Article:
Her name is Maria Luisa Piraquive, a Colombian Neo-Pentecostal leader.
Who Maria Luisa Piraquive really is, is a question with more than one answer though. She is Maria, the brave heir to a church started by her and her husband after he succumbed to a heart attack in 1996. She is also Sister Maria Luisa, the charismatic leader of more than 750 congregations where believers of the evangelical Christian faith she preaches have cropped up across Colombia, Spain, and the US. But she is also Big Mama Piraquive, the head of a family that has ascended from modest beginnings to a wealthy, upper class status, with houses sprinkled around Colombia and Miami. And she is a singer, too.
In response to the release of the footage, which Piraquive’s followers say is private and was never allowed to slip into the hands of Colombian journalists and news agencies, members of Piraquive’s church are protesting what they say is unfair play by the country’s media machines.
They protesters are a minority voice, but theirs is a voice that’s growing louder and louder in Colombia. Neo-Pentecostal Christianity, like other forms of evangelical Protestantism, take scripture seriously, almost literally at times, and preach a direct relationship between worshiper and Holy Spirit through baptism.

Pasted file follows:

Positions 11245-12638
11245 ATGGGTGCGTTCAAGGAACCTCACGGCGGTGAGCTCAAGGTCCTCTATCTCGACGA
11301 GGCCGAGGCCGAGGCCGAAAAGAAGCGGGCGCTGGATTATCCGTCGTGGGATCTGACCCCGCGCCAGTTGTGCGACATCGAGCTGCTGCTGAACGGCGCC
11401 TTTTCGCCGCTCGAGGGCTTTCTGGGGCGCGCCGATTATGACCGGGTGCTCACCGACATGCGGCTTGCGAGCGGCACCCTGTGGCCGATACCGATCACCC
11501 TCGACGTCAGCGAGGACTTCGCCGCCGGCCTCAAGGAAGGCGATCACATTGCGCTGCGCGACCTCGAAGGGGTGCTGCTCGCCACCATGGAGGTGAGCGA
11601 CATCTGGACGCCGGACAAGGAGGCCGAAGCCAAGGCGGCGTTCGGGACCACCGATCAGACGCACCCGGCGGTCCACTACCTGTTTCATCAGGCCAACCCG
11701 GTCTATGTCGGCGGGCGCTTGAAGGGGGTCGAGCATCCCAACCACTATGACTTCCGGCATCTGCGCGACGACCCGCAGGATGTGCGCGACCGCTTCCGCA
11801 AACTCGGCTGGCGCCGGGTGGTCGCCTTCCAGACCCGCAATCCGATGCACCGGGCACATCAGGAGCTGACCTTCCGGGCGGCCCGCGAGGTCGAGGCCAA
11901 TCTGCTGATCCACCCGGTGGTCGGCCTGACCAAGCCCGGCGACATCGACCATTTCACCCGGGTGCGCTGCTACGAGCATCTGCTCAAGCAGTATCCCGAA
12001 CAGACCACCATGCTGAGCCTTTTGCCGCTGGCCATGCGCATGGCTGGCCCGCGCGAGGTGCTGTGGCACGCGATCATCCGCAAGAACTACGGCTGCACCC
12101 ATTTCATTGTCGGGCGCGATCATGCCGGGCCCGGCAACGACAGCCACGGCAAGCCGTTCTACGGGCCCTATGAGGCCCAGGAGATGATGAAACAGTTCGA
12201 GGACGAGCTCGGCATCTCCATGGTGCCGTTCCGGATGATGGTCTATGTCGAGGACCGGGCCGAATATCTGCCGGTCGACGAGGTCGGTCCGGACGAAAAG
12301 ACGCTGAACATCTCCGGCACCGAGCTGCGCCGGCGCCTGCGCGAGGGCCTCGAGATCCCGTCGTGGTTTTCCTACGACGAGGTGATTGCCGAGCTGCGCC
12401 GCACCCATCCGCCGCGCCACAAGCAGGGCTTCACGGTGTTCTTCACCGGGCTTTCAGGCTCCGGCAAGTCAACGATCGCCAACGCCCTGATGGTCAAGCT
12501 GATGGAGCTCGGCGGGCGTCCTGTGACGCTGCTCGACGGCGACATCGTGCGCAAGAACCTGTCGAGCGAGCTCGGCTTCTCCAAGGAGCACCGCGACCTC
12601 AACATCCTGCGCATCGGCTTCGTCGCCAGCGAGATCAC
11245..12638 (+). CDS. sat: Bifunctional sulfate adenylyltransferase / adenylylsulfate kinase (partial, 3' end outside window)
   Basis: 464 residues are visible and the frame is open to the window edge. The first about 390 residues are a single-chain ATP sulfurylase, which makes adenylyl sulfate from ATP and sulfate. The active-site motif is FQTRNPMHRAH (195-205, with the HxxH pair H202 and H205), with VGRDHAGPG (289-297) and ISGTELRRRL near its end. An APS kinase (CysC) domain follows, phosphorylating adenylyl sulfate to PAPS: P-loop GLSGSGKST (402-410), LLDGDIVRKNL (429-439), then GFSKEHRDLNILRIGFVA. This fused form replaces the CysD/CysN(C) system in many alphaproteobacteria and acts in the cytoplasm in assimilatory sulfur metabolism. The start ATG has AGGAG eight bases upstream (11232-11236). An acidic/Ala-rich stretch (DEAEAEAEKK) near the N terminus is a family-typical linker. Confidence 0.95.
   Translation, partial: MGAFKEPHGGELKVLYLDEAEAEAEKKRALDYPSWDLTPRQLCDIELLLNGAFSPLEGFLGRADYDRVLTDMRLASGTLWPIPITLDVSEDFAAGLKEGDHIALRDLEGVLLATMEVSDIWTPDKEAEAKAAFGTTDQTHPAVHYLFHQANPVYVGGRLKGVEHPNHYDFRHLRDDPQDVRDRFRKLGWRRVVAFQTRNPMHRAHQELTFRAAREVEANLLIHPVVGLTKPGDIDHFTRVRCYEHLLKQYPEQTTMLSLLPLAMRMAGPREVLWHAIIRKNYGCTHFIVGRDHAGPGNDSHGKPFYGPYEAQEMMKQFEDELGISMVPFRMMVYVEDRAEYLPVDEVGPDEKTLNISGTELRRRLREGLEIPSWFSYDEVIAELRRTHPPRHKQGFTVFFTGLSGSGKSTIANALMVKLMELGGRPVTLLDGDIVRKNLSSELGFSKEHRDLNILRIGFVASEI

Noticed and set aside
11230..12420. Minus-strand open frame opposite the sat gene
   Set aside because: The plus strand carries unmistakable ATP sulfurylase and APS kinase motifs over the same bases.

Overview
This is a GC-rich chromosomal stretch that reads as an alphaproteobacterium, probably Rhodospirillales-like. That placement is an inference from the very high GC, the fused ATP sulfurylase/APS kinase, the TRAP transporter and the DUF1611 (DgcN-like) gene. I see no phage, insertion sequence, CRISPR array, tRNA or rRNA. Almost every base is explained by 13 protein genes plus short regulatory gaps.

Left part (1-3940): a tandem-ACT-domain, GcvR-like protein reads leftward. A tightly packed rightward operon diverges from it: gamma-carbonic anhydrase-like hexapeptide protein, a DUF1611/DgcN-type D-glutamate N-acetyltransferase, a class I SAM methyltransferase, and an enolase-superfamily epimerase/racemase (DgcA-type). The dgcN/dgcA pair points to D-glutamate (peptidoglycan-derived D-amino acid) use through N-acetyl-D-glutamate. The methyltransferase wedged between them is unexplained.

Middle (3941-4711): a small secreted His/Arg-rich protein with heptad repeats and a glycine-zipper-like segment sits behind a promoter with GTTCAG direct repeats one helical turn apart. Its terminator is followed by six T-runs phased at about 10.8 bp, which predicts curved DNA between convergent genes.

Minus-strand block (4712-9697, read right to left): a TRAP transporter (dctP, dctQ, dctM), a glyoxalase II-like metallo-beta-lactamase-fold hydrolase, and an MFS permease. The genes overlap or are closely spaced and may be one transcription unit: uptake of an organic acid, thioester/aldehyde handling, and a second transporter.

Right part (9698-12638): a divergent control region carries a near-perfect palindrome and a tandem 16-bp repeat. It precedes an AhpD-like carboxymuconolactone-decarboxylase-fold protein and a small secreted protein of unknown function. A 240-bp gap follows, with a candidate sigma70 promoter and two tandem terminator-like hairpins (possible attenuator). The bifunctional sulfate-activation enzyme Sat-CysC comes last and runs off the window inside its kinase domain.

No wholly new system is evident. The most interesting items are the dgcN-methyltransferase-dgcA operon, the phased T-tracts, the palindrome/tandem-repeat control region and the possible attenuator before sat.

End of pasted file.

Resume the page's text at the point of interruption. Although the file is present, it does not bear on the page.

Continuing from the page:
As her members defend her, citing constitutional rights to freedom of religious expression in Colombia, Piraquive’s harsh critics in the media keep up the attack, equating her metaphorically (in one instance) to a disease. At this rate, it doesn’t seem like the noisy theater swelling around Ms. Maria Luisa Piraquive is due to die down any time soon.
photo: LatAm FM
When Basque photojournalist Borja Lázaro Herrero went missing in Colombia’s Guajira province in early January, it was Colombia’s GAULA who investigated.
GAULA (Grupos de Acción Unificada por la Libertad Personal) is Colombia’s elite anti-kidnapping unit, a special division of Colombia’s military born in 1996 in response to a rising wave of kidnapping and extortion events throughout the 1980s, 90s and into the 2000s.
According to Dialogo Americas, GAULA has started training other countries in Latin America against kidnapping and extortion, especially in Central America and Mexico.
From Dialogo Americas…
GAULA officers have spent more than five years training Honduran security forces in San Pedro Sula and Tegucigalpa. GAULA officers are helping Honduras develop a professional anti-kidnapping unit and an anti-extortion team, according to Guatibonza. The Colombian military has plans to engage in anti-extortion training programs in 2014 with Guatemala and Mexico.